Nuclear regions as seen with LOFAR international baselines A high-resolution study of the recurrent activity

N. Jurlin*, R. Morganti, F. Sweijen, L. K. Morabito, M. Brienza, P. Barthel, G. K. Miley

*Bijbehorende auteur voor dit werk

OnderzoeksoutputAcademicpeer review

1 Citaat (Scopus)
11 Downloads (Pure)


Context. Radio galaxies dominate the sky at radio wavelengths and represent an essential piece in the galaxy evolution puzzle. Highresolution studies focussed on statistical samples of radio galaxies are expected to shed light on the triggering mechanisms of the active galactic nucleus in their centre, alternating between the phases of activity and quiescence. Aims. For this work, we zoomed in on the sub-arcsec radio structures in the central regions of the 35 radio galaxies in the area covering 6.6 deg2 of the Lockman Hole region. The sources studied here were previously classified as active, remnant, and candidate restarted radio galaxies based on the LOw Frequency ARray (LOFAR) observations at 150 MHz. We examined the morphologies and studied the spectral properties of their central regions to explore their evolutionary stages and to revise the morphological and spectral criteria used to select the initial sample. Methods. We used the newly available LOFAR 150MHz image obtained using international baselines, yielding a resolution of 0.38"× 0.30", making this the first systematic study of the nuclear regions at such a high resolution and low frequency. We used publicly available images from the Faint Images of the Radio Sky at Twenty-cm survey at 1.4 GHz and the Karl G. Jansky Very Large Array (VLA) Sky Survey at 3 GHz to achieve our goals. In addition, for one of the restarted candidates, we present new dedicated observations with the VLA at 3 GHz. Results. We characterised the central regions of the radio galaxies in our sample and found various morphologies, some even mimicking well-known double-double radio galaxies but on a smaller scale, that is, a few tens of kiloparsecs for the size of the restarted activity. We also see the beginnings of active jets or distinct detections unrelated to the large-scale structure. Furthermore, we found a variety of radio spectra characterising the sources in our sample, such as flat, steep, or peaked in the frequency range between 150MHz and 3 GHz, indicative of the different life-cycle phases of the sources in our sample. Based on these analyses, we confirm five out of six previously considered restarted candidates and identify three more restarted candidates from the active sample. As the number of restarted candidates still exceeds that of remnant candidates, this is consistent with previous results suggesting that the restarted phase can occur after a relatively short remnant phase (i.e. a few tens of millions of years).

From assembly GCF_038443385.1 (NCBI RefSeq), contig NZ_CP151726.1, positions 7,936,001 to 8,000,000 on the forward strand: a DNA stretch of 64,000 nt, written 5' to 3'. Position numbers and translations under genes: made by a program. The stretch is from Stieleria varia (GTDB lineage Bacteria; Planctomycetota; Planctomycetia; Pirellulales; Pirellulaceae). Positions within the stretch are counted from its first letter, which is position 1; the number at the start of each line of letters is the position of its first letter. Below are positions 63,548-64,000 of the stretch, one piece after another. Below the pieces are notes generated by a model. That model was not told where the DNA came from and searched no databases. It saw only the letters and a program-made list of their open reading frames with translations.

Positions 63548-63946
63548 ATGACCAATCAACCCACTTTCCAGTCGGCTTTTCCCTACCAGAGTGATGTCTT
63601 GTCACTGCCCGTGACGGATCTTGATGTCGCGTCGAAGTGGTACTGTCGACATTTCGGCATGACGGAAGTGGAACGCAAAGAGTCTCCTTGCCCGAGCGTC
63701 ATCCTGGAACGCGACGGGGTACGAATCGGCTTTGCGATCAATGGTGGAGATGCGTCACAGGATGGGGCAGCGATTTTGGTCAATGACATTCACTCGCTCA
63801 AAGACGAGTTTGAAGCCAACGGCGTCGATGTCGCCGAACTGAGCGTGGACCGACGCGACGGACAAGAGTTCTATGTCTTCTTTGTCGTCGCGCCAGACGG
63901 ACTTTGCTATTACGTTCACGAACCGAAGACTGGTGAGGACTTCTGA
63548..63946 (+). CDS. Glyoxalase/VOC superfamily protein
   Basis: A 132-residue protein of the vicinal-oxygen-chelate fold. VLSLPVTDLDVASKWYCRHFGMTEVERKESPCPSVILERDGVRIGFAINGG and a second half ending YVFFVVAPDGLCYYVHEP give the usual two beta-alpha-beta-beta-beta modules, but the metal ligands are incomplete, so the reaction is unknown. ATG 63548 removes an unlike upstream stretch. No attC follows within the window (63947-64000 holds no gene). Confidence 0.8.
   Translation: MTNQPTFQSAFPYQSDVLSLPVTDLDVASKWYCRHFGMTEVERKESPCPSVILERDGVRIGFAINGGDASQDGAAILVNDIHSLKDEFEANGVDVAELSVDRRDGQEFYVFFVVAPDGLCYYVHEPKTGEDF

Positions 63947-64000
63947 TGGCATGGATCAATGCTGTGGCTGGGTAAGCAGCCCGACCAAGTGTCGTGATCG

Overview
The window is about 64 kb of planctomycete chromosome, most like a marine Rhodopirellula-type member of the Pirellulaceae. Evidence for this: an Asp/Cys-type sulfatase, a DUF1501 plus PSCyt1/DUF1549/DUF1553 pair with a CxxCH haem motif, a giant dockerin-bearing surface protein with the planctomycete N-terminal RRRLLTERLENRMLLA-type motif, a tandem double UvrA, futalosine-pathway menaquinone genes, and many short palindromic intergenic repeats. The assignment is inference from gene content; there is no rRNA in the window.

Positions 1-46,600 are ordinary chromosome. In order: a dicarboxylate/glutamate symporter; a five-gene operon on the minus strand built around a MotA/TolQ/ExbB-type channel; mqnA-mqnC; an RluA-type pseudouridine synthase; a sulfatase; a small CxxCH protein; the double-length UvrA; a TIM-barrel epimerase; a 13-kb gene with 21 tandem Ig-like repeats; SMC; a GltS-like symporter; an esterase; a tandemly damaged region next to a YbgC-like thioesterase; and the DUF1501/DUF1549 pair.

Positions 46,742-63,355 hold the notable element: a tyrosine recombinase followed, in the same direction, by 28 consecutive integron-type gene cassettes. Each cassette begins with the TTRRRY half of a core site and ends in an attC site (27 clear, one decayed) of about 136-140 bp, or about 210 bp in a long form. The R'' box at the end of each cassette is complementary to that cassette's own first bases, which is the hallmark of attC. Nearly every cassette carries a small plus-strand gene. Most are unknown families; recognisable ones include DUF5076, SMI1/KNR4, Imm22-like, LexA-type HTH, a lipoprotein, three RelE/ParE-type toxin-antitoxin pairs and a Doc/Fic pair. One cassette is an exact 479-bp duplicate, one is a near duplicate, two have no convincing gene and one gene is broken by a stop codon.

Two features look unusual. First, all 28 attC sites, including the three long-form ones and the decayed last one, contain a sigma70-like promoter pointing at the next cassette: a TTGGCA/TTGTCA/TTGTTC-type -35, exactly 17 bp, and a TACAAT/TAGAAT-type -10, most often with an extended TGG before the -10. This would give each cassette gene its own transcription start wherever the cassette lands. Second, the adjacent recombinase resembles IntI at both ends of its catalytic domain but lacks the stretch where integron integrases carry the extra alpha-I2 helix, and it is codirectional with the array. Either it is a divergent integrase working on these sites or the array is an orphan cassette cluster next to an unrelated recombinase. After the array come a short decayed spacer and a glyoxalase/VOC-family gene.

Originele taal-2English
Aantal pagina's22
TijdschriftAstronomy and Astrophysics
StatusPublished - 1-feb.-2024


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